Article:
include vs. require vs. require_dependency

I wrote about include/require in my blog a while back ...

http://francis.blog-city.com/extendingmixin_ruby_classes_with_modules.htm

I've never used require_dependency ...

HTH

Michal Gabrukiewicz wrote:

That's internal Rails stuff. More or less it means "load this library and monitor the constants it defines".

If your file follows Rails conventions it is picked up automatically and class reloading works out of the box.

If the file does not follow them, for example "application.rb" would be called "application_controller.rb" if it did, you can still load it and get the benefits of automatic class reloading via require_dependency.

I don't know whether is meant for public consumption though, since it is not documented. Just follow Rails file naming conventions and let Dependencies do its job.

-- fxn

Nice simple explanation. Thanks,

By the way, and totally off-topic, to anybody wondering about the name "ghoti," if I recall correctly, it's an alternate "spelling" of the word fish, using the gh from laugh, the o from women, an the ti from nation.
It was constructed by somebody (I don't remember who) a long long time ago complaining about spelling in English. I hadn't thought of it in many years until I saw it here. :slight_smile:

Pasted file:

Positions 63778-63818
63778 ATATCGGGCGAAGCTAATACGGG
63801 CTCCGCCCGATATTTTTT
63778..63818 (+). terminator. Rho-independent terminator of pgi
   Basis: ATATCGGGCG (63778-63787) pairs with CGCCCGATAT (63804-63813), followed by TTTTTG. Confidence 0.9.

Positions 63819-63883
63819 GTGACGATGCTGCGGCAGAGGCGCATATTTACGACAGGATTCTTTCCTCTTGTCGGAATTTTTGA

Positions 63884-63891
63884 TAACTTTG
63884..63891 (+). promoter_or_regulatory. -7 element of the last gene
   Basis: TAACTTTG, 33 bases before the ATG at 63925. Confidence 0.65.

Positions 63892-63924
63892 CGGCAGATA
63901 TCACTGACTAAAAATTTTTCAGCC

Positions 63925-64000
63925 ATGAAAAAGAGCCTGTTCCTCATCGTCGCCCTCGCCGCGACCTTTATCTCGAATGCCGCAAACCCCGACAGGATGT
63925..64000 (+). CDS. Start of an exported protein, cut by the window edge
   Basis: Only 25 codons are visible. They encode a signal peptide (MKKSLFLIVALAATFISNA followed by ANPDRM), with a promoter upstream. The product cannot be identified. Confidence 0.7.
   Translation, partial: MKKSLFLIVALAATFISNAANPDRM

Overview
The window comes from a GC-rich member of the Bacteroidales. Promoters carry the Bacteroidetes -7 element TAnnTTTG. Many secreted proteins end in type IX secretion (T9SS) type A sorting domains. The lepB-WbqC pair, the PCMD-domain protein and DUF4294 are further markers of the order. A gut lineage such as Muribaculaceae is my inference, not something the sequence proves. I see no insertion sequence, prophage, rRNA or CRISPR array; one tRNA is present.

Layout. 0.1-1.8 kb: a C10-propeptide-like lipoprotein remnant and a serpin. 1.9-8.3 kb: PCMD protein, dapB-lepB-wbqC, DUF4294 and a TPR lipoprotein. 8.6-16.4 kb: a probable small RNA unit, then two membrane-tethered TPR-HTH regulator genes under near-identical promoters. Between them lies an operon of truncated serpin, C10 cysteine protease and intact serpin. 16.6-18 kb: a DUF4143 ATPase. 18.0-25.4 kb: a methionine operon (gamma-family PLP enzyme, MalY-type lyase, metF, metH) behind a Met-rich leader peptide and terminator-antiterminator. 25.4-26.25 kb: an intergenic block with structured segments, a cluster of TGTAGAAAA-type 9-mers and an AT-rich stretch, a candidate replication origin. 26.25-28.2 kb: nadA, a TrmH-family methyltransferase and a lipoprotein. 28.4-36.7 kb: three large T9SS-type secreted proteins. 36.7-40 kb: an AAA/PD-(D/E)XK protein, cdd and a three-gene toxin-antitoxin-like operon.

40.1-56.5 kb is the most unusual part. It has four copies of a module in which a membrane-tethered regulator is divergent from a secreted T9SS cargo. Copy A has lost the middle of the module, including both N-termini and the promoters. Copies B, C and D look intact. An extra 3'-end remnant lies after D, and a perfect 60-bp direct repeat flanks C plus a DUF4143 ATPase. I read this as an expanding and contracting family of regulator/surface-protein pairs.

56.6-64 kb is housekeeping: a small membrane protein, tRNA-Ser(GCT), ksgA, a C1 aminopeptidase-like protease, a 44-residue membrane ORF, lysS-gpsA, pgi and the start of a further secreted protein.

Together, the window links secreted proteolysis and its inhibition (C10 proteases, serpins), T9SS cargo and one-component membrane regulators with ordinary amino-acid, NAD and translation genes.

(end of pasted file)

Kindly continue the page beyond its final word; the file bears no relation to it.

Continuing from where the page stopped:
thanks for the detailed explanation ...
could you briefly outline the "naming conventions"

Sure, take the fully-qualified name of the class you want Rails to autoload and run this:

    $ script/console
    Loading development environment.
    >> "FooBar::Woo".underscore + '.rb'
    => "foo_bar/woo.rb"

That says that if the class FooBar::Woo is defined in a file named "foo_bar/woo.rb" living inmediately below some standard application directory like app/controllers Rails will find the file and load it for you automatically.

For example, if you define the User class in the file user.rb under app/models you don't need to require 'user'. Note you would in regular Ruby.

-- fxn

Not really. It applies to the contents listed in Dependencies.load_path, which in addition to app subdirs include lib and a few others. Check it out in the console.

That list may be further customised via config.load_paths in environment.rb.

-- fxn